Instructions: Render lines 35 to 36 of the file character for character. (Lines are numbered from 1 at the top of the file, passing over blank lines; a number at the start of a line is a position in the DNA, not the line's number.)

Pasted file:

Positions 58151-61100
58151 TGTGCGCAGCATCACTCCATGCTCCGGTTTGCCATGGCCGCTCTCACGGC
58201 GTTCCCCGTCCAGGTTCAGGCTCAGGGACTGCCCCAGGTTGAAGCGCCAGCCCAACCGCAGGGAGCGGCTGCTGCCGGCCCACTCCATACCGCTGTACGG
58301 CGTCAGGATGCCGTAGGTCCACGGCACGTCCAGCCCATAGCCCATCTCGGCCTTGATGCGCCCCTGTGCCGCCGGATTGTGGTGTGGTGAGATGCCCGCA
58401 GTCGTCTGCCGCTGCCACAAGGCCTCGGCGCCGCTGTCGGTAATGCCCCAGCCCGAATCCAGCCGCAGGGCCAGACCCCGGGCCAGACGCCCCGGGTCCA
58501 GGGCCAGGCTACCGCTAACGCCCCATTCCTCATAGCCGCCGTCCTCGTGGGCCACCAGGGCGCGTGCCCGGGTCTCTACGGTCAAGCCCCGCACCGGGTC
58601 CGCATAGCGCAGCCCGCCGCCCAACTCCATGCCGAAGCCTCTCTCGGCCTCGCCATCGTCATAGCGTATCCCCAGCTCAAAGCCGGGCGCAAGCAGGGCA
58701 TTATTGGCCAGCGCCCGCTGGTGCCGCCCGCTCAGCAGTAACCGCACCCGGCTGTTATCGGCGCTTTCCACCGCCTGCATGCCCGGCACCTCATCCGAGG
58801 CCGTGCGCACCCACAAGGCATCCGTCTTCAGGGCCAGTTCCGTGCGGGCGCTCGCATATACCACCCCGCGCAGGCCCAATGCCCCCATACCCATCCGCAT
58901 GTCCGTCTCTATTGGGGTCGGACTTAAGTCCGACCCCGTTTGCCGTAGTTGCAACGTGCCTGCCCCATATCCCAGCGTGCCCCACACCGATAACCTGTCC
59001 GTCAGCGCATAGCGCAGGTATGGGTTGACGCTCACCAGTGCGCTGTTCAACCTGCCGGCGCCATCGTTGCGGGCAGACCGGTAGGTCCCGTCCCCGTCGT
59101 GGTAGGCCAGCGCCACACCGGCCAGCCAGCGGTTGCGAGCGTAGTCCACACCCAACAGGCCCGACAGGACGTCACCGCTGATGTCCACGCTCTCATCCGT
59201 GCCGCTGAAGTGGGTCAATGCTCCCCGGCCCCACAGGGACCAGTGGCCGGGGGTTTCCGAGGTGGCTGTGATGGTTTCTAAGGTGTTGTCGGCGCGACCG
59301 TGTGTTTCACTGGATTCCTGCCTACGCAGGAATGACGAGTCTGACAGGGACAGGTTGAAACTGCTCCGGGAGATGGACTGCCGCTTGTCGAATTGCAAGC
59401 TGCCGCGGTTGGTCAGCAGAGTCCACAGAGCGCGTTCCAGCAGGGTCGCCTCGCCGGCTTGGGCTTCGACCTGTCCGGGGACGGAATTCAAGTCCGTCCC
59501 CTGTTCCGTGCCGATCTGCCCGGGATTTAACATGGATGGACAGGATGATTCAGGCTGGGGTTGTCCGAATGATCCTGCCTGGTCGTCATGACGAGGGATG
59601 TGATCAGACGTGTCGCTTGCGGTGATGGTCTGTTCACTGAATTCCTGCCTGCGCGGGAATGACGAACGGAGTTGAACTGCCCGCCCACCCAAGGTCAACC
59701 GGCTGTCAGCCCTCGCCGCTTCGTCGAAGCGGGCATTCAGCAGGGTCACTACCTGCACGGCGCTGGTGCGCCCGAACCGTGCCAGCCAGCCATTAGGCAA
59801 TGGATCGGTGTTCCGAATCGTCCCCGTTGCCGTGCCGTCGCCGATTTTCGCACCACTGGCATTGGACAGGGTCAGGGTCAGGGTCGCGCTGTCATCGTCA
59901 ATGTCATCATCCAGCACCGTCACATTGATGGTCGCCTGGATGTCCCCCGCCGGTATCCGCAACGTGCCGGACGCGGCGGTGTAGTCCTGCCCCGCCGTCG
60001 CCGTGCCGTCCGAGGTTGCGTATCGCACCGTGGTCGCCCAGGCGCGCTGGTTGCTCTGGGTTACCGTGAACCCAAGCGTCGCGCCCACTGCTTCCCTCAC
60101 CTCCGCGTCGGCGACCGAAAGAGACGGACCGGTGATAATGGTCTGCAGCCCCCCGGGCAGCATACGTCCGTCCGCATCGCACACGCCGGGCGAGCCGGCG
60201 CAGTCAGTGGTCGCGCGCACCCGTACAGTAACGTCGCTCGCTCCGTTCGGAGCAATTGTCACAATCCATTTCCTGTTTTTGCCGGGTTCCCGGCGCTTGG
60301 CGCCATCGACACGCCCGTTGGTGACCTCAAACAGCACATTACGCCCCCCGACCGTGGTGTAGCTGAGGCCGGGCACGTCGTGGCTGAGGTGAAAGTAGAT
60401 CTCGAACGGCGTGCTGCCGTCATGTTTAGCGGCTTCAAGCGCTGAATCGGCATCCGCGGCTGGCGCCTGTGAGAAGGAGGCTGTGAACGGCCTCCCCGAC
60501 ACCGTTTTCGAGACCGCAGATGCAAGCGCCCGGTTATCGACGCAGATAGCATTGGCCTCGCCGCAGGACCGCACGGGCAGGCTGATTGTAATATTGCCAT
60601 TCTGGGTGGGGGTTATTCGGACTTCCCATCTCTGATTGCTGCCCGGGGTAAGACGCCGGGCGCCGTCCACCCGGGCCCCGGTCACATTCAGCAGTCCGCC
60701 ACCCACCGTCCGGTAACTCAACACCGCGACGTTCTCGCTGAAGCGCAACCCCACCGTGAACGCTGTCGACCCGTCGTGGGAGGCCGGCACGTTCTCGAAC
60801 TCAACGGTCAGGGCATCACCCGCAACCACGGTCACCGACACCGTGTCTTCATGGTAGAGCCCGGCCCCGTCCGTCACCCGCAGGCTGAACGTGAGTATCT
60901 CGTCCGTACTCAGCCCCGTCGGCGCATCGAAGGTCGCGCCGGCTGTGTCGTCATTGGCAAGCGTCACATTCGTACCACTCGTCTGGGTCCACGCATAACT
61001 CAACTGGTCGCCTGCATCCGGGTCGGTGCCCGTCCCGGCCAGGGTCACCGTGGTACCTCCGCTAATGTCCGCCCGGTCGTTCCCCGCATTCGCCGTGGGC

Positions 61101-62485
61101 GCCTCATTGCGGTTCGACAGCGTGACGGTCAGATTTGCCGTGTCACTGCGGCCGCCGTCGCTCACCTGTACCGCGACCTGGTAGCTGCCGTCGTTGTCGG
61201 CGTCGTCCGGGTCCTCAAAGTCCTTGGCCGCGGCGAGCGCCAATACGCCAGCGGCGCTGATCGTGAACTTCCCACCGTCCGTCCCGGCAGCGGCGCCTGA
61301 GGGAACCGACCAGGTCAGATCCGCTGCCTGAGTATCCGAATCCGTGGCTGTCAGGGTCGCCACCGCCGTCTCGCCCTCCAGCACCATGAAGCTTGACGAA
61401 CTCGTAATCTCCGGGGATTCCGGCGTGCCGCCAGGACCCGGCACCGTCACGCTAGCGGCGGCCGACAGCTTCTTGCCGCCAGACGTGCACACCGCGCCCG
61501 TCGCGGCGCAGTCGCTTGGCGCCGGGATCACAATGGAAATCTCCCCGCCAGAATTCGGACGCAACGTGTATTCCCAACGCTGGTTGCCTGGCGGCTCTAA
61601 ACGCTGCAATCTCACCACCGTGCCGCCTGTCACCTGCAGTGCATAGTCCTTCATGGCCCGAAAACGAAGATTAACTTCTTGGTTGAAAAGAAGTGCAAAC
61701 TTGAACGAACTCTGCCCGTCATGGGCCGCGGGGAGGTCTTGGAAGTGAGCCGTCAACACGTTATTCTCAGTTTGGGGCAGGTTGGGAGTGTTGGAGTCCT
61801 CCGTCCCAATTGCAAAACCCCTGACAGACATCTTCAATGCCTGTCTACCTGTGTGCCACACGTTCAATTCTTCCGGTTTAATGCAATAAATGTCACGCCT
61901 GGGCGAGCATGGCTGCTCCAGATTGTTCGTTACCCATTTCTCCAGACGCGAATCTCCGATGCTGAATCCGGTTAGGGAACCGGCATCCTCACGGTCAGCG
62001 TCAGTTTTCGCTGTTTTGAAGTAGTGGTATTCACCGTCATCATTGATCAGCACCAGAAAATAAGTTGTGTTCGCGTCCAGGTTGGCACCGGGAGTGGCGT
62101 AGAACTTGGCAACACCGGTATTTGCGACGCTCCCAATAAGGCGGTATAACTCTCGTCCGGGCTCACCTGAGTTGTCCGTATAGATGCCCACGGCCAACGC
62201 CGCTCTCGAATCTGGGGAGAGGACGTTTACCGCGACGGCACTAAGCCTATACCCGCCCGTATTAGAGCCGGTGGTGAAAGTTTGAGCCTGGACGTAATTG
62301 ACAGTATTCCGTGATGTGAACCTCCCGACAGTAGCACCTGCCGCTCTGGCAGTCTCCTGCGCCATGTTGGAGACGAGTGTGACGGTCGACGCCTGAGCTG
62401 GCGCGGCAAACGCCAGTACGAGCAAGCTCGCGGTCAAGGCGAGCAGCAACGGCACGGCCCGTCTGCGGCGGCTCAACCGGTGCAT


61301 GGGAACCGACCAGGTCAGATCCGCTGCCTGAGTATCCGAATCCGTGGCTGTCAGGGTCGCCACCGCCGTCTCGCCCTCCAGCACCATGAAGCTTGACGAA
61401 CTCGTAATCTCCGGGGATTCCGGCGTGCCGCCAGGACCCGGCACCGTCACGCTAGCGGCGGCCGACAGCTTCTTGCCGCCAGACGTGCACACCGCGCCCG